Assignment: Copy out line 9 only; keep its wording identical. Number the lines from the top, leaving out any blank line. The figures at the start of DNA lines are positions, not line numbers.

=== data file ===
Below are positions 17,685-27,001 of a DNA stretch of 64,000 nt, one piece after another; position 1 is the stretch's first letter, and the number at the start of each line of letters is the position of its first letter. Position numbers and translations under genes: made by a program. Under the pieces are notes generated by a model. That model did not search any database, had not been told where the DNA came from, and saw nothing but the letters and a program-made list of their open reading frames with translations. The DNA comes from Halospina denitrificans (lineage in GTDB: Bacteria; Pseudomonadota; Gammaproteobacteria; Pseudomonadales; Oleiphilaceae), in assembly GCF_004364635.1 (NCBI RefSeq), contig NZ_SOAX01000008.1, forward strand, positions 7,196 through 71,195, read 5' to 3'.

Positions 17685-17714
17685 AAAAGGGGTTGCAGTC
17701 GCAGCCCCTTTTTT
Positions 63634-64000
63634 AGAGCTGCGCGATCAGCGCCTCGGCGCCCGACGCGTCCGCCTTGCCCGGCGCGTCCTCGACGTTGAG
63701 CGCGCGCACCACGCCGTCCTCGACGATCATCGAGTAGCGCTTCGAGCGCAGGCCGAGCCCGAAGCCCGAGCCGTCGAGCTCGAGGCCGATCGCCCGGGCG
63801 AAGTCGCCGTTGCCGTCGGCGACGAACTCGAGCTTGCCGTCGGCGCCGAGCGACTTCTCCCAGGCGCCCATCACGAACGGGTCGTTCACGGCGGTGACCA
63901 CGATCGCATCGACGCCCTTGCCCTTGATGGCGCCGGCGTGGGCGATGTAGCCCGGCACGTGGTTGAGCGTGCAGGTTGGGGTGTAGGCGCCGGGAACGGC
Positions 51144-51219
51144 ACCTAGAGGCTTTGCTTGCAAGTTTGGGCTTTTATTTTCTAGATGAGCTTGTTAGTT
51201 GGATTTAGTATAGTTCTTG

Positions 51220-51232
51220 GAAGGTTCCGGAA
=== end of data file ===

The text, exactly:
63901 CGATCGCATCGACGCCCTTGCCCTTGATGGCGCCGGCGTGGGCGATGTAGCCCGGCACGTGGTTGAGCGTGCAGGTTGGGGTGTAGGCGCCGGGAACGGC